The Devil in the White City
- Lu par : Scott Brick
- Durée : 15 h
- Version intégrale Livre audio
- Date de publication : 12/09/2003
- Langue : Anglais
- Éditeur : Random House Audio
In deft prose, Larson conveys Burnham's herculean challenge to build the White City in less than 18 months. At the same time, he describes how, in a malign parody of the achievements of the fair's builders, Holmes built his own World's Fair Hotel - a torture palace complete with a gas chamber and crematorium. Throughout the book, tension mounts on two fronts: Will Burnham complete the White City before the millions of visitors arrive at its gates? Will anyone stop Holmes as he ensnares his victims?
"Vivid history of the glittering Chicago World's Fair and its dark side." ( New York Magazine)
"Both intimate and engrossing, Larson's elegant historical account unfolds with the painstaking calm of a Holmes murder."( Library Journal)
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Avis des auditeursPlus utile
Auteur(s) : Pierre Gauthier le 29/10/2017
Interesting but not Perfect!
This work intertwines the planning, construction and unwinding of the 1893 Columbian Exhibition in Chicago with the doings of a serial killer that went on in that city at the same period.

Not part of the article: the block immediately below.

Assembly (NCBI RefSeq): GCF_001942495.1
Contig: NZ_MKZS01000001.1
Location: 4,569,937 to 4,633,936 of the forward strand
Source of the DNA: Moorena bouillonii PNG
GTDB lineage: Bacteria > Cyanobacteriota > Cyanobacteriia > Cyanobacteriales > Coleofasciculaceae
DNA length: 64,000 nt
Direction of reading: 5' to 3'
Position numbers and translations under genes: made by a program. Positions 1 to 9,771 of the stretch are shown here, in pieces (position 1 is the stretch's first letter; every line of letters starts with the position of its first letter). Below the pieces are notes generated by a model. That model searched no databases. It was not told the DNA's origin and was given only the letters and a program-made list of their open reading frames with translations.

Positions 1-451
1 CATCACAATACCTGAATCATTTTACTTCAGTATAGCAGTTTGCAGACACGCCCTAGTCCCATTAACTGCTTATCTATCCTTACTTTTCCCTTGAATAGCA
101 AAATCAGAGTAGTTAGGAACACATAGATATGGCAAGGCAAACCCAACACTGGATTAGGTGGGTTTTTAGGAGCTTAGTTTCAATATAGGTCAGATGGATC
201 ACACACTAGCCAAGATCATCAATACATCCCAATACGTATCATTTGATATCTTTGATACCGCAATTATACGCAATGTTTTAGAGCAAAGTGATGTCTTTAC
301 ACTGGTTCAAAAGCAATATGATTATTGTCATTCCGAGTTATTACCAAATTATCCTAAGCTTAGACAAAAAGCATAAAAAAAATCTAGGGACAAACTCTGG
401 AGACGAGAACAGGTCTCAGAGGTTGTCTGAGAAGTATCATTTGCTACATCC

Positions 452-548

Thus, the narrative basically alternates between the actions of luminaries such as Daniel Burnham and Frederick Law Olmsted and those of a mad criminal. A third plot is also meshed in, regarding another madman living in his delusions.
Though the three series of characters never meet, there is initially a unity of time and place and a strong suspense is developed.
Sadly, about three quarters of the way through, this unity is lost as the Exhibition is closed, the murderer carries his deeds to various other locations such as Philadelphia and Toronto and the madman has been arrested.
The epilogue however does bring all the loose ends together and tells of the final fate of all major protagonists.
There clearly was an outstanding amount of research carried out by the author although, as he himself mentions, his imagination was required to make things fit together. He may also be criticized for his overly lengthy macabre descriptions that appear unnecessary.
Though not perfect, this partially fictional work will certainly prove worthwhile, particularly to those interested in architecture and urban planning.